• Cooperation remains the order of the day. Responding to a press release from the plaintiffs’ e-discovery vendor, a number of commentators have suggested that the Moore court actually ordered the parties to use predictive coding. It didn’t. The parties agreed to use predictive coding. True, the plaintiffs were reluctant to agree to the defendants’ proposed process, were strongly coaxed by the court to agree, and preserved their objections when they did. But the court expressed no opinion on whether it would have ordered predictive coding over the plaintiffs’ objections, and the court repeatedly urged parties to work with each other in good faith conference to agree on a protocol.
  • Transparency is your friend. The Moore court also repeatedly commended the defendants for the transparency of their proposed process. The defendants proposed to share with plaintiffs the entire seed set of documents (withholding only privileged documents), along with the initial coding of those documents. They would continue to share that information during each of seven proposed iterations to train the system. That transparency appeared to give Judge Peck the comfort that the defendants’ goal was genuinely controlling costs, rather than trying to avoid producing relevant documents. 
  • “Bring your geek to work day.” The court also commended both parties for bringing their respective e-discovery vendors to speak to the court during discovery hearings, jokingly calling the practice “bring your geek to work day.” The court ruled, however, that such vendors need not be sworn to offer their comments, and that the Federal Rules of Evidence and the Daubert standard for expert testimony do not generally apply in the context of discovery hearings like this one. In essence, the court treated the vendors more like counsel or officers of the court, who could make unsworn representations of fact to the court.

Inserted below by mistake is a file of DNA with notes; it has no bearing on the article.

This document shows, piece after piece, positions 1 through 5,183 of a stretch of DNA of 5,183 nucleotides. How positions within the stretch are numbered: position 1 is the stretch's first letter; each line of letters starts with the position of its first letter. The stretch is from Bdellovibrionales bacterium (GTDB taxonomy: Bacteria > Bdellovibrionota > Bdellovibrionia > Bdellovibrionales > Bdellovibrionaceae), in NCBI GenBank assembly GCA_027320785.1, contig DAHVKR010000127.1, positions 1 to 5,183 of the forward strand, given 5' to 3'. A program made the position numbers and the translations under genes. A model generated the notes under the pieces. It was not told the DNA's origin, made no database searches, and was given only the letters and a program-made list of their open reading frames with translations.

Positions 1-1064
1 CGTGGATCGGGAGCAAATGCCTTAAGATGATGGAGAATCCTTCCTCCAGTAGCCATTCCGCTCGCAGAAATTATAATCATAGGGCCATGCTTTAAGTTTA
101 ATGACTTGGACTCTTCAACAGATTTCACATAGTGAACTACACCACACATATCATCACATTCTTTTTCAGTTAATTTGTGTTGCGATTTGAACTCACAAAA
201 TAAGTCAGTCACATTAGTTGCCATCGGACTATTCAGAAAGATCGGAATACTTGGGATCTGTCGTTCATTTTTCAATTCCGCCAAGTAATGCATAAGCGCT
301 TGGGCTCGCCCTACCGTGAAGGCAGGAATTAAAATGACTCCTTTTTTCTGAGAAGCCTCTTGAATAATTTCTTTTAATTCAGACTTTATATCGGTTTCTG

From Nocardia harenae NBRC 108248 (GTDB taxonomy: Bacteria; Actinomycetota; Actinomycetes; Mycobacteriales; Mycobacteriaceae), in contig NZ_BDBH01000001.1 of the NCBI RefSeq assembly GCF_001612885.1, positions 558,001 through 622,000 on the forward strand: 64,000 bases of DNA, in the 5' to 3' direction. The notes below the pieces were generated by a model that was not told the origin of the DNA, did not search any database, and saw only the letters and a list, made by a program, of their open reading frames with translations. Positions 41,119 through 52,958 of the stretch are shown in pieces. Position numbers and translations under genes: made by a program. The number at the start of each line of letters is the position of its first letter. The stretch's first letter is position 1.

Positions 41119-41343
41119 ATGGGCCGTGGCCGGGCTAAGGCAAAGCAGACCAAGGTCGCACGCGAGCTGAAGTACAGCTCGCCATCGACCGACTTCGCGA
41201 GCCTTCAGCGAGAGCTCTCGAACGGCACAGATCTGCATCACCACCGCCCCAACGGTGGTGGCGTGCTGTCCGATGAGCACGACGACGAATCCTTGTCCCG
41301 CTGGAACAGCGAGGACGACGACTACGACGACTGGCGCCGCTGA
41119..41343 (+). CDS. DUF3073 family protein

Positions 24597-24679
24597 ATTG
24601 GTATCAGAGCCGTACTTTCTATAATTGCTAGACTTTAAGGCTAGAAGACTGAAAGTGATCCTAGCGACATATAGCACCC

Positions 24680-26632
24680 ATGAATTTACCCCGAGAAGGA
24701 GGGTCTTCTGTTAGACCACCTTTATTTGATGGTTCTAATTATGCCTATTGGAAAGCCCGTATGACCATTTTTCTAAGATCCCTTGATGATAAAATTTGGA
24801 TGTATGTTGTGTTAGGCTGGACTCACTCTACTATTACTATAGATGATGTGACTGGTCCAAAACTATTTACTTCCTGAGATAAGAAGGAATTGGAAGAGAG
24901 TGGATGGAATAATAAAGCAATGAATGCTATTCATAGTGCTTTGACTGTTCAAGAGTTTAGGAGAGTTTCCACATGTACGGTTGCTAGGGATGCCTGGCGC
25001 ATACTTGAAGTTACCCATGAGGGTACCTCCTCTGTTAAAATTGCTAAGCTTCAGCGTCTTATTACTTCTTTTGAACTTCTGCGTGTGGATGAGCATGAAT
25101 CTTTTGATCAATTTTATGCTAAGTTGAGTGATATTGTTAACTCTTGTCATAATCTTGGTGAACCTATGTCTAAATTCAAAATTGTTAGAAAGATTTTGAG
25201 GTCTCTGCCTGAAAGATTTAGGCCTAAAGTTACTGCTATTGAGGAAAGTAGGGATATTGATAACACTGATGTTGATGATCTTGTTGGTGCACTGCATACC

• Predictive coding may be more effective than the “gold standard” of complete review. Parties opposing the use of “computer-assisted” methods in e-discovery have long asserted that the discovery rules require the “gold standard” of manual review of the entire universe of documents. But the Moore court very helpfully summarized a growing body of empirical research demonstrating just the opposite. As it turns out, for large bodies of documents, attorney review seems to be more error prone and underinclusive, not less. Only about five percent of human errors stemmed from genuine disputes about relevance in borderline cases, with fatigue and inattention causing the rest. The court also noted that predictive coding can allow more experienced senior attorneys to play more influential roles in coding, presumably improving the results.


In data-intensive litigation, predictive coding can help substantially reduce discovery costs. If you want it to work for you, take a cooperative and transparent approach, involve your experts, and use the Moore opinion for support.